sort of watered down coffee

28 Jul

There’s a great divide in the early morning sky; ditto for early evening. Dawn and dusk. American League and National League and a moment in early October-The World Series when the sky turns a rosy cheek and sometimes purple and never before seen blues;  a ray of light beaming a line of clouds like a tornado following a specific path. The ABC intro music was goose bumps.

In 1969, those two leagues splintered into divisions; four of em; with each league having an east and west. But in one very specific way, the leagues became even more distinct. The DH was born in 1973. A huge change for sure and for all the criticism it endured, no one denied the ring splitting even further; into two camps; the pure, old school National where pitchers still bat and the bastard junior circuit-the American League of motor cities and muscle cars; of designated hitters.

Even after the leagues split, there were still only four division winners; followed by a short best of 5 league championship series with the winner gaining access to the coveted zone….that fall classic. Then in 1995, a wild card was added and last year a second wild card. The playoffs feel more like a pot luck dinner these days with five teams in both leagues reaching the promise land. All are welcome.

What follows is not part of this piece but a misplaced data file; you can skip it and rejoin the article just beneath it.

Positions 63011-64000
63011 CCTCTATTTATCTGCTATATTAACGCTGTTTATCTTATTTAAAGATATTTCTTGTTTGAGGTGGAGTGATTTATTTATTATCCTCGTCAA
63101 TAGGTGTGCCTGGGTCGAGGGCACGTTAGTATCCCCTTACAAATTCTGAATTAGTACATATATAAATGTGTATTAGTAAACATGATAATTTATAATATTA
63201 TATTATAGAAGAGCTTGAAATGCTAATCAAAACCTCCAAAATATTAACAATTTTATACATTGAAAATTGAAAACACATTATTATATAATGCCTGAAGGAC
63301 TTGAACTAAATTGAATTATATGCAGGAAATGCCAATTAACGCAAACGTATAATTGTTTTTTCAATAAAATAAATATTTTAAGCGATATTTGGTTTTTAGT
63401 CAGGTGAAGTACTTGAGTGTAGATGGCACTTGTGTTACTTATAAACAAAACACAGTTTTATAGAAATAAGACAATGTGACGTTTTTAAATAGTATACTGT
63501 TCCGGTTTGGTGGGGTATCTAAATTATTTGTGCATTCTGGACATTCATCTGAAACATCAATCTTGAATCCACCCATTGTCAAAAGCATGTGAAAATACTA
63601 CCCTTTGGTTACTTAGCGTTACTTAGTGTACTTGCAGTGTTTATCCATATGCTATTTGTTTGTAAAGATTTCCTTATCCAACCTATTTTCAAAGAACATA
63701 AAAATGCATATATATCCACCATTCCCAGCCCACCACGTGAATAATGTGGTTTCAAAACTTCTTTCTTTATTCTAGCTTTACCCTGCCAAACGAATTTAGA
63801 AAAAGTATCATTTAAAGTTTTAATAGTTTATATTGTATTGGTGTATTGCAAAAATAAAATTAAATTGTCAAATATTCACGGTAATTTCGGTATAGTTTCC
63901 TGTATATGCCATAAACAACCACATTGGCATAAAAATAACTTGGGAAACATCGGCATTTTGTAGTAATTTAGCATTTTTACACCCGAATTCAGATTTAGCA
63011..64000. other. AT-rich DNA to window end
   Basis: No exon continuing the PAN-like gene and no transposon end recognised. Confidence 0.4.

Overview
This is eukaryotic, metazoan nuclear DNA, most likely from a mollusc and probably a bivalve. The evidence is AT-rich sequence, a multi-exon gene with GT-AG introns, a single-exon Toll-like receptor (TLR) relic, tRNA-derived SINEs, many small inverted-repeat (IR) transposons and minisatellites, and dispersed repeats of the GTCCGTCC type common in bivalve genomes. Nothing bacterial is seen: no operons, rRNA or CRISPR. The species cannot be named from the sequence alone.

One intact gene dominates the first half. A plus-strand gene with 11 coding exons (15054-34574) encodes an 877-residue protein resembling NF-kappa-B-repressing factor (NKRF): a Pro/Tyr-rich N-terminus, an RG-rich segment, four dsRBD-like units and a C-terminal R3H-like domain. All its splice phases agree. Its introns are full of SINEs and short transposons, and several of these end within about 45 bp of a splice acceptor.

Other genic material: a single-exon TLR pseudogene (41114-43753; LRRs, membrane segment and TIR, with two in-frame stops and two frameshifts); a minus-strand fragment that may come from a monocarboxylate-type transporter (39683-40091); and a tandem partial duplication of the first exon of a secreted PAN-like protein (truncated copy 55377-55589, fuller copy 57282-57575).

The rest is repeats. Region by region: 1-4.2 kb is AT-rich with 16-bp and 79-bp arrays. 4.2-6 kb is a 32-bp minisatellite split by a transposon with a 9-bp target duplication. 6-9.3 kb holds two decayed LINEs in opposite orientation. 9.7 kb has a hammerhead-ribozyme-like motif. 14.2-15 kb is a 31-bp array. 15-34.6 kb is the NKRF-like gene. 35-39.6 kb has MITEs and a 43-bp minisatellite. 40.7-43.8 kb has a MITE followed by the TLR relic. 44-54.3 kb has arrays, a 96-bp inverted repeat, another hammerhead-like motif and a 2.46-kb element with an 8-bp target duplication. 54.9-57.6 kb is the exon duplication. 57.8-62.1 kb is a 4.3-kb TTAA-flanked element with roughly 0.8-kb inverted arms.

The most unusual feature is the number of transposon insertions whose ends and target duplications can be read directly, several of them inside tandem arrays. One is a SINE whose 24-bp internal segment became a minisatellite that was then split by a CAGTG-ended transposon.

There’s still euphoria in reaching the playoffs, but a noticeable “yeh, but” lingers, a yeh, but it could all end in one day if we’re a wild card or in a week if that wild card team we have to face as division winners suddenly gets hot or we get cold.

Back in the day, winning the division was worthy of a ticker tape parade and in many ways, more than enough. The season was considered a success and sure, the ultimate goal was advancing further and claiming the WS trophy, but being one of four was way more than one of 10.

Throw in interleague play and October is not the clash of two separate galaxies. It’s a repeat of the regular season. Maybe it’s for the better of the game. Turnstiles spin more frequently. Bud Selig gets a statue. Competitive balance rules. But that early morning/evening sky makes for some strange firework residue. I miss it. Pittsburgh versus Baltimore sounded so strange and exciting.